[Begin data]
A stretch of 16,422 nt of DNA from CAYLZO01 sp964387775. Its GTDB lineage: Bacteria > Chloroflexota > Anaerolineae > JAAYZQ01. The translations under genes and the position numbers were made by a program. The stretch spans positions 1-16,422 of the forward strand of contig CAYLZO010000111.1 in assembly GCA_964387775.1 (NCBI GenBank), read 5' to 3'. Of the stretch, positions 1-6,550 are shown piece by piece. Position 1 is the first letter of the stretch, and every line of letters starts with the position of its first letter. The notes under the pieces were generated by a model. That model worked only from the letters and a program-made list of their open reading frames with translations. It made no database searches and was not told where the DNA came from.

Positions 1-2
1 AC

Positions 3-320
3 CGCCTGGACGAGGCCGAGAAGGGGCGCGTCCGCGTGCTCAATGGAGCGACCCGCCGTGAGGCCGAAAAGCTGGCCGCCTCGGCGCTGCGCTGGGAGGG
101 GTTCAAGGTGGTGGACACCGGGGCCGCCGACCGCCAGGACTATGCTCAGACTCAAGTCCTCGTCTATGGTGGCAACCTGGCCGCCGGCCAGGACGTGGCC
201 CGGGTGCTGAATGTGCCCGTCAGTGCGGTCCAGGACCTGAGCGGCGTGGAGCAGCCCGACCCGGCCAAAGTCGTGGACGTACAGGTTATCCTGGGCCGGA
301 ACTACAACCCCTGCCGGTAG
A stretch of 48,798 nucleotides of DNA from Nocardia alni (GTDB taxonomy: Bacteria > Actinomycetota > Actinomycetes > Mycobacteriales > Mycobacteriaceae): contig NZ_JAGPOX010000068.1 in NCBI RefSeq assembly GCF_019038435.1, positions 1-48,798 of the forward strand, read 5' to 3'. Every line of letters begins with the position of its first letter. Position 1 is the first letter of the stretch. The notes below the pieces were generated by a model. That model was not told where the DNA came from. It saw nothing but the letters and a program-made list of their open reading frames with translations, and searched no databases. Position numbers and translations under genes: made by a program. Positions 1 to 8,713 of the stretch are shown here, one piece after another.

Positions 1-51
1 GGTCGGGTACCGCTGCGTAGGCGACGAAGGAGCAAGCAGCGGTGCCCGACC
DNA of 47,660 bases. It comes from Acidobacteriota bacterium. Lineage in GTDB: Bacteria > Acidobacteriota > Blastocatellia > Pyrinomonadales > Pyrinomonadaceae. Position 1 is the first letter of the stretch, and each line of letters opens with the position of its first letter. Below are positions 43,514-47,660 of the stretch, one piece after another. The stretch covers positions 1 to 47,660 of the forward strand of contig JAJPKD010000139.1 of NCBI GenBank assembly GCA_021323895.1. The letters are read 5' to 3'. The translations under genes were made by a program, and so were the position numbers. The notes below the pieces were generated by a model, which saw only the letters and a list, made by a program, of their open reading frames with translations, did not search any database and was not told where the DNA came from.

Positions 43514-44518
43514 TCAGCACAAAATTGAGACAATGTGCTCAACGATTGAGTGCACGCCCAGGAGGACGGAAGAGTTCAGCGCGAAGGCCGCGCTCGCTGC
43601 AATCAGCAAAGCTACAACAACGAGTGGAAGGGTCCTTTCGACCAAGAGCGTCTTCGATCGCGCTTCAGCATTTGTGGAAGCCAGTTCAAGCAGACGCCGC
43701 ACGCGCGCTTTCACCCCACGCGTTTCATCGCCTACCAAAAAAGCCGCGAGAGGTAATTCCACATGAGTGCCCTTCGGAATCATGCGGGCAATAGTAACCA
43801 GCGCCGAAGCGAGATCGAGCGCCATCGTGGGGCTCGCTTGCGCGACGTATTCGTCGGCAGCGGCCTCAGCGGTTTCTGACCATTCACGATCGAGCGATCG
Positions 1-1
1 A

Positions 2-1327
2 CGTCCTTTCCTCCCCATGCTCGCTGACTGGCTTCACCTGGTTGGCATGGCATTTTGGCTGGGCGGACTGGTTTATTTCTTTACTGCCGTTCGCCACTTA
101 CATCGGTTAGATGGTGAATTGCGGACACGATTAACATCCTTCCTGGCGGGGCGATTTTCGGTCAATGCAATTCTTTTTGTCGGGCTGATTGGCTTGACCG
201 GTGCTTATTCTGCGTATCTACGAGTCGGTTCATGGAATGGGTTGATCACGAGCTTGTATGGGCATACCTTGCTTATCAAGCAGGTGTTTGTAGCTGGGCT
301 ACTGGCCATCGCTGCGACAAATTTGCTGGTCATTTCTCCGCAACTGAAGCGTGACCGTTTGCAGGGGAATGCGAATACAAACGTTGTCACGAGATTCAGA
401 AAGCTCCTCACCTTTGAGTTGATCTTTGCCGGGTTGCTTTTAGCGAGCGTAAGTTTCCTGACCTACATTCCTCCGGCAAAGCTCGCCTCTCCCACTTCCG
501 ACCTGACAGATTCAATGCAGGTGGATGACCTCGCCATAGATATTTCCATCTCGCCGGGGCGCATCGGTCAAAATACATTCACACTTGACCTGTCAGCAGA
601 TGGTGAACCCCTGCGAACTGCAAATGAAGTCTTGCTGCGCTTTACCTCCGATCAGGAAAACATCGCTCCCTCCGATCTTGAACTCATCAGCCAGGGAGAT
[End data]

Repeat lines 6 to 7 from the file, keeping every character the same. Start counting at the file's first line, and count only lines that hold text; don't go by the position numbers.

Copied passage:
101 GTTCAAGGTGGTGGACACCGGGGCCGCCGACCGCCAGGACTATGCTCAGACTCAAGTCCTCGTCTATGGTGGCAACCTGGCCGCCGGCCAGGACGTGGCC
201 CGGGTGCTGAATGTGCCCGTCAGTGCGGTCCAGGACCTGAGCGGCGTGGAGCAGCCCGACCCGGCCAAAGTCGTGGACGTACAGGTTATCCTGGGCCGGA